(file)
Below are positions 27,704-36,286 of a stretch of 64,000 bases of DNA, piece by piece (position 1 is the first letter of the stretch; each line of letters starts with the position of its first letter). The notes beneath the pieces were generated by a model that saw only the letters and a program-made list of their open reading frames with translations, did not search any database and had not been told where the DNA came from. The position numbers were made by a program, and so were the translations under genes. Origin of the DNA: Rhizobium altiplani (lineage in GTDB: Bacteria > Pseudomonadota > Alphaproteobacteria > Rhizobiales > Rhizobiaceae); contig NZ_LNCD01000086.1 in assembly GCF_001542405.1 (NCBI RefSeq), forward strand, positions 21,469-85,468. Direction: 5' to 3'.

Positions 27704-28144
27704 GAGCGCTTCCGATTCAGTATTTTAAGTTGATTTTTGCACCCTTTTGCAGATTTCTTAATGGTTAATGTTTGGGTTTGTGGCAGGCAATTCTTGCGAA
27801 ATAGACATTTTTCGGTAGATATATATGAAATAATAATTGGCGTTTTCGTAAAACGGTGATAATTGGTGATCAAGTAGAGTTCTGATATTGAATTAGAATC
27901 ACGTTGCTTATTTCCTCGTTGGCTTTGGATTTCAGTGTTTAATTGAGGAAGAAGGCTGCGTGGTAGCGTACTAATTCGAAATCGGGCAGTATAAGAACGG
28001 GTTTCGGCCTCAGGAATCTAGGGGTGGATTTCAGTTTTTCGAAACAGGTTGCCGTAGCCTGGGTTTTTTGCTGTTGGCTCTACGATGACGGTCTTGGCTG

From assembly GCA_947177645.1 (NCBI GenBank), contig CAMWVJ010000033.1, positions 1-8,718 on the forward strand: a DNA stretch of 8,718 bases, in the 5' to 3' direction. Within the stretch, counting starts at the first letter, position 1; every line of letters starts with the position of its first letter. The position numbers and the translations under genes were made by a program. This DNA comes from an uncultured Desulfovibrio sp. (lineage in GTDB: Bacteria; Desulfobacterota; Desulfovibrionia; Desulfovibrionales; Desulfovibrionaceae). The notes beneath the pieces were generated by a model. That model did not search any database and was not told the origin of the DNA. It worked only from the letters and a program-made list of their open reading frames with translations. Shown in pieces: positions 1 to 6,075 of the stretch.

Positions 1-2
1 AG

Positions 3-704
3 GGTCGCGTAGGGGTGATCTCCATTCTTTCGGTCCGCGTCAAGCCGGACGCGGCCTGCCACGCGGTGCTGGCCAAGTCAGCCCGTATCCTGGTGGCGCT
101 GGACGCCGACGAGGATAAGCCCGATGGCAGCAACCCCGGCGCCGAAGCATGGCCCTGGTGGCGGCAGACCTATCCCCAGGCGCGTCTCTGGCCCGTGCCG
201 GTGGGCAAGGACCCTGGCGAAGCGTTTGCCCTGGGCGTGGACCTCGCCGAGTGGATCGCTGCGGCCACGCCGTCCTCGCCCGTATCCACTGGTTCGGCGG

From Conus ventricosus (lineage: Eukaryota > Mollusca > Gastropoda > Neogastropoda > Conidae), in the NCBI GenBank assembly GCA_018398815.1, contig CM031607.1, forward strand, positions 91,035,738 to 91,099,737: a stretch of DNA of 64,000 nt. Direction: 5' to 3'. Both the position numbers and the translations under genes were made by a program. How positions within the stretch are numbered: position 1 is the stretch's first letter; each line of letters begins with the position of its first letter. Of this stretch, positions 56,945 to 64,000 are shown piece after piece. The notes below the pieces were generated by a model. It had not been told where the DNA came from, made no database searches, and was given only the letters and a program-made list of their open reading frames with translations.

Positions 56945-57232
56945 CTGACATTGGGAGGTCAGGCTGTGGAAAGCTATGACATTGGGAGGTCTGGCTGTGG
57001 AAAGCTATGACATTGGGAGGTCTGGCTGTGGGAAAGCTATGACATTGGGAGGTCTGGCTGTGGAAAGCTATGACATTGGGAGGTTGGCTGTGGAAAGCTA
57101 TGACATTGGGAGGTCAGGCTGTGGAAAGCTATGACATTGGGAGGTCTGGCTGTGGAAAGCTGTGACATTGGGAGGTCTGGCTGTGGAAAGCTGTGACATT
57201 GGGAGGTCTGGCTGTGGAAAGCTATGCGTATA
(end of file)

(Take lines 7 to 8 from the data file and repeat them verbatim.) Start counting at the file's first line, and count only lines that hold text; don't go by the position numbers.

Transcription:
From assembly GCA_947177645.1 (NCBI GenBank), contig CAMWVJ010000033.1, positions 1-8,718 on the forward strand: a DNA stretch of 8,718 bases, in the 5' to 3' direction. Within the stretch, counting starts at the first letter, position 1; every line of letters starts with the position of its first letter. The position numbers and the translations under genes were made by a program. This DNA comes from an uncultured Desulfovibrio sp. (lineage in GTDB: Bacteria; Desulfobacterota; Desulfovibrionia; Desulfovibrionales; Desulfovibrionaceae). The notes beneath the pieces were generated by a model. That model did not search any database and was not told the origin of the DNA. It worked only from the letters and a program-made list of their open reading frames with translations. Shown in pieces: positions 1 to 6,075 of the stretch.

Positions 1-2